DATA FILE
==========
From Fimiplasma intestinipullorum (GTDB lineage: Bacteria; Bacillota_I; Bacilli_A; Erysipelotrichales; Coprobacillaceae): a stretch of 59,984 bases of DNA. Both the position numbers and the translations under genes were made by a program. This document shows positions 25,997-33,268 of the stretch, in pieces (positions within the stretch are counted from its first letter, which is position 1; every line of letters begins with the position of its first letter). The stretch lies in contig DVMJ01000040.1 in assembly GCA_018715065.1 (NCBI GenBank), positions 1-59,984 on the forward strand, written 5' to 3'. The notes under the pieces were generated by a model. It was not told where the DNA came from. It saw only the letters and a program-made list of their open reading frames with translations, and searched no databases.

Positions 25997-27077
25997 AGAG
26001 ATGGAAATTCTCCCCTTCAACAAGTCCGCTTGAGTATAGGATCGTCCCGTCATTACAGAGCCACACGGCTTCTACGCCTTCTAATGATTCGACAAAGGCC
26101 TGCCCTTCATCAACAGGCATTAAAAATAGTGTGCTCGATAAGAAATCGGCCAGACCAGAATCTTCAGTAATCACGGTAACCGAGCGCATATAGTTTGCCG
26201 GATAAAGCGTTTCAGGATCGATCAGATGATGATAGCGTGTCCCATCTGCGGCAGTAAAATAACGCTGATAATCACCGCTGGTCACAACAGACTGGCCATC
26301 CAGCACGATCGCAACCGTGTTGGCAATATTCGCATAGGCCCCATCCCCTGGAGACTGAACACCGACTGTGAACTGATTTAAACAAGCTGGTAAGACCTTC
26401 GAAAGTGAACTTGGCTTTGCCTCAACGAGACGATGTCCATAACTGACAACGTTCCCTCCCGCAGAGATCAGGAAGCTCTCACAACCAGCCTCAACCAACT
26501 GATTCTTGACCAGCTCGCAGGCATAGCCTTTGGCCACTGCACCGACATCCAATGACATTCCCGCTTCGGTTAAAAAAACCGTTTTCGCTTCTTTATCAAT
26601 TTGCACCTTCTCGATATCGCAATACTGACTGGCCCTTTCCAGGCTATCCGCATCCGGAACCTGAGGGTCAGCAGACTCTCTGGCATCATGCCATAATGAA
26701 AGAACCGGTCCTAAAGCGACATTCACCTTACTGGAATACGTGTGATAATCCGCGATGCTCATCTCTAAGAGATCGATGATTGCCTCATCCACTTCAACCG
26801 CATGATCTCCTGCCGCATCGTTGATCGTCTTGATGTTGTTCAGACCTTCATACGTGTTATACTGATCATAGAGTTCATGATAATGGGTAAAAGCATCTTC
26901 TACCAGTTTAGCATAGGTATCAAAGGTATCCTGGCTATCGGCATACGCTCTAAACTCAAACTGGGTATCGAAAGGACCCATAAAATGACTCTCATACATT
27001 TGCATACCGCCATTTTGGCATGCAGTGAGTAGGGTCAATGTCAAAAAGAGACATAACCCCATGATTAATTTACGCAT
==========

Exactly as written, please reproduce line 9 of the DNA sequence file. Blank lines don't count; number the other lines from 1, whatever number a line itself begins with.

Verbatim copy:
26501 GATTCTTGACCAGCTCGCAGGCATAGCCTTTGGCCACTGCACCGACATCCAATGACATTCCCGCTTCGGTTAAAAAAACCGTTTTCGCTTCTTTATCAAT